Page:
The Crow’s Nest
During the first century ravens or crows were often taken on board “Viking Knarr’s,” to be released thinking that they would fly in the direction of land. The lookout would observe the direction the birds flew in, so that the navigator could follow their course. Since the crow’s nest is high from the vessel’s center of gravity it is subject to violent motion in relatively calm or moderate seas. Any amount of movement of the ship is amplified, causing even seasoned sailors to become sea-sick. Therefore, being sent to the crow’s nest was certainly not for everyone.
More recently but still prior to the advent of radar, when the visibility from the bridge of the ship was inhibited by fog, heavy seas or limited night vision lookouts were posted on the bow or high on a mast, above the low lying sea fog. By tradition the protected structure fitted to the foremast high above the deck was named the crow’s nest in deference to the earlier Viking traditions. During the 19th century this vantage point was simply made out of a barrel lashed to the highest mast that allowed the lookout to look ahead for land, other ships, flotsam or other obstructions. In later years the crow’s nest was sometimes enclosed and even electrically heated.
As a young midshipman I was assigned to the bow as lookout. Peering into the dark of night I suddenly saw a bright light on the horizon. Sighting this light was a thrill and an experience that validated my usefulness! Excited with my find and without a moment’s hesitation I hurried back to where I was within shouting distance from the ships bridge and loudly announced the light as being 2 points on the starboard bow. Proud of my announced discovery, I returned to my station at the bow only to discover that what I had reported was now obviously the tip of a Sickle Moon rising in the east. At the time everyone had a good laugh but I was told that I did the right thing. It took a while but eventually I lived it down and now it makes for a good “Sea Story!”!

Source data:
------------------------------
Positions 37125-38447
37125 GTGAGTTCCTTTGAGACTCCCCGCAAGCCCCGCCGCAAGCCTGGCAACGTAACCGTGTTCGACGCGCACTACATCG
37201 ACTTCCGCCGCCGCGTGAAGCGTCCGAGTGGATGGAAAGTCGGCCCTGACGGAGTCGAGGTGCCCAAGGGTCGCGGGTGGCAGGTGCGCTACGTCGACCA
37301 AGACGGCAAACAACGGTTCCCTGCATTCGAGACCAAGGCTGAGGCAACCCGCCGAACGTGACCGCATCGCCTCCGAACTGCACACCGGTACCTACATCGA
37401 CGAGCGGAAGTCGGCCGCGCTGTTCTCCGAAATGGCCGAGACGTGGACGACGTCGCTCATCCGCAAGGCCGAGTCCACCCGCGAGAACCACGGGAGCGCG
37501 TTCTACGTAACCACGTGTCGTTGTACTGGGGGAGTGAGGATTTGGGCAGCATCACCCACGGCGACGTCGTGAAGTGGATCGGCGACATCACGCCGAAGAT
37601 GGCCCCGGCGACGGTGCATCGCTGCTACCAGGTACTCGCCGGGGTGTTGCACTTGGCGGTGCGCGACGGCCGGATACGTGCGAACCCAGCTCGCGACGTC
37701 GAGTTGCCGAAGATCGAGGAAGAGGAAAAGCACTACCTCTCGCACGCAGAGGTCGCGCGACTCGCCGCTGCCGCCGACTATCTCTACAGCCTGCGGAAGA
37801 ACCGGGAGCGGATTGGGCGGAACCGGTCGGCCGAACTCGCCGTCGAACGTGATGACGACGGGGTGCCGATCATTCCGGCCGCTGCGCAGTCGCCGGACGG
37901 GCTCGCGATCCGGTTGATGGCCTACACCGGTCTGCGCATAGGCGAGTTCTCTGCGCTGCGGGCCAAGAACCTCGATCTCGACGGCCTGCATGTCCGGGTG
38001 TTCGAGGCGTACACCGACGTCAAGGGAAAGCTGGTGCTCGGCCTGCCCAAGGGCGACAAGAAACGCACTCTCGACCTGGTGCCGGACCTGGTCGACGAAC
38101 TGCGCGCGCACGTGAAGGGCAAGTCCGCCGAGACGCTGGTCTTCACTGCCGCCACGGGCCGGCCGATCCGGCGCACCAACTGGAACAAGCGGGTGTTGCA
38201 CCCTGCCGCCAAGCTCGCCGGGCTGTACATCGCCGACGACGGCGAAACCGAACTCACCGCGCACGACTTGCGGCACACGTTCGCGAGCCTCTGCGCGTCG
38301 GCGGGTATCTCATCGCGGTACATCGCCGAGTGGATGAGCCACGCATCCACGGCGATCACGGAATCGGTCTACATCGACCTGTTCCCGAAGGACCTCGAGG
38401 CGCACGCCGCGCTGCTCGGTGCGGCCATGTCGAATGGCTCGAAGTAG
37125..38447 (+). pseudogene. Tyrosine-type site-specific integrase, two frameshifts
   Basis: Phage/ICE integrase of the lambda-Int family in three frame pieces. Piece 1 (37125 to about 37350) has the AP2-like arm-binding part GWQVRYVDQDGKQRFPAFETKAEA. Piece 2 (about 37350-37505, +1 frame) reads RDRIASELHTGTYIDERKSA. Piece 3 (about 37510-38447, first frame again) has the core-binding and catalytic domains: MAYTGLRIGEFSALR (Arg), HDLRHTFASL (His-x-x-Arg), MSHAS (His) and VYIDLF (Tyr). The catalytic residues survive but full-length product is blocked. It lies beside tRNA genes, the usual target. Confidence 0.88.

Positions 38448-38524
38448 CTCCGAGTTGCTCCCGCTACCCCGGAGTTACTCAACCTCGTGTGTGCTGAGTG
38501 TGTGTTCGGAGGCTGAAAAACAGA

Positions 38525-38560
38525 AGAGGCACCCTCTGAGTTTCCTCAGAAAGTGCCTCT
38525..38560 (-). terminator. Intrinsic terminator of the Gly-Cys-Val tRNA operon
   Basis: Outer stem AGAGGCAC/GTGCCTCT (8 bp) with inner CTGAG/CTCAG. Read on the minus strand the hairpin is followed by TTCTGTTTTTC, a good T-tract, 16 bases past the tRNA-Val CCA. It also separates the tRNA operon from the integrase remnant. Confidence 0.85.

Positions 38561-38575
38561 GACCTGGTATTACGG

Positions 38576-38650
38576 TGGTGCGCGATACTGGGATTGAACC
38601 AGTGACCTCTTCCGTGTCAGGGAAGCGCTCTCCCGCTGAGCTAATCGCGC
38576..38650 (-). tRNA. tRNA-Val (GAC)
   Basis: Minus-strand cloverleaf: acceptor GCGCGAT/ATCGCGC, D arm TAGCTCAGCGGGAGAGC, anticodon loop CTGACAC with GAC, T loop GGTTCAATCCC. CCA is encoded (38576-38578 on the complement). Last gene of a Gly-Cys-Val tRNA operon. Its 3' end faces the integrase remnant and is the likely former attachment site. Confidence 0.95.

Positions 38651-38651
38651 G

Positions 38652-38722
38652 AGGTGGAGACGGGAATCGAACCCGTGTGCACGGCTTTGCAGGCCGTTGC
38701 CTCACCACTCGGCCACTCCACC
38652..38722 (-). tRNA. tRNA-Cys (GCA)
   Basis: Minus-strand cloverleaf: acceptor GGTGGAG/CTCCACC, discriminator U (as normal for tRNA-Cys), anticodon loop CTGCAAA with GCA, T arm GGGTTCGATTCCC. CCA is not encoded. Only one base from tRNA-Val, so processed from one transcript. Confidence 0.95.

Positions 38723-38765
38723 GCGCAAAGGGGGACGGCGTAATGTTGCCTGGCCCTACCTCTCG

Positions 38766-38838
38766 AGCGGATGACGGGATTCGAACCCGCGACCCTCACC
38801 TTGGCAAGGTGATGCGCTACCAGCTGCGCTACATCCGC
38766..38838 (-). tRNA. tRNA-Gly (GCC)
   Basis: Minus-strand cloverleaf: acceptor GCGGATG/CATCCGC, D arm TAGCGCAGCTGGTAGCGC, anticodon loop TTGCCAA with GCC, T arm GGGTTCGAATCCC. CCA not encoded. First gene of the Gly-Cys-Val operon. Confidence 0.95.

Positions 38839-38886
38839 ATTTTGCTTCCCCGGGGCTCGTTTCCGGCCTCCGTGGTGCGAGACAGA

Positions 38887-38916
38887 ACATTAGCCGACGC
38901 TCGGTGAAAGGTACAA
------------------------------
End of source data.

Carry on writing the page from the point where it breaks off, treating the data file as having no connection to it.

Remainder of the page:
Photo Caption: A lookout in the crow’s nest. (Visit my Facebook Page for Pictures & Photos)
Captain Hank Bracker, Master Mariner and award winning author of “The Exciting Story of Cuba” and “Suppressed I Rise” has now written “Seawater One” a saga about life at sea and ashore, based on his experiences. Soon to be available from Amazon.com, Barnes&Noble.com, BooksAMillion.com and many Independent Book Stores. “Seawater One” is adult in nature and contains sexually explicit slices of life.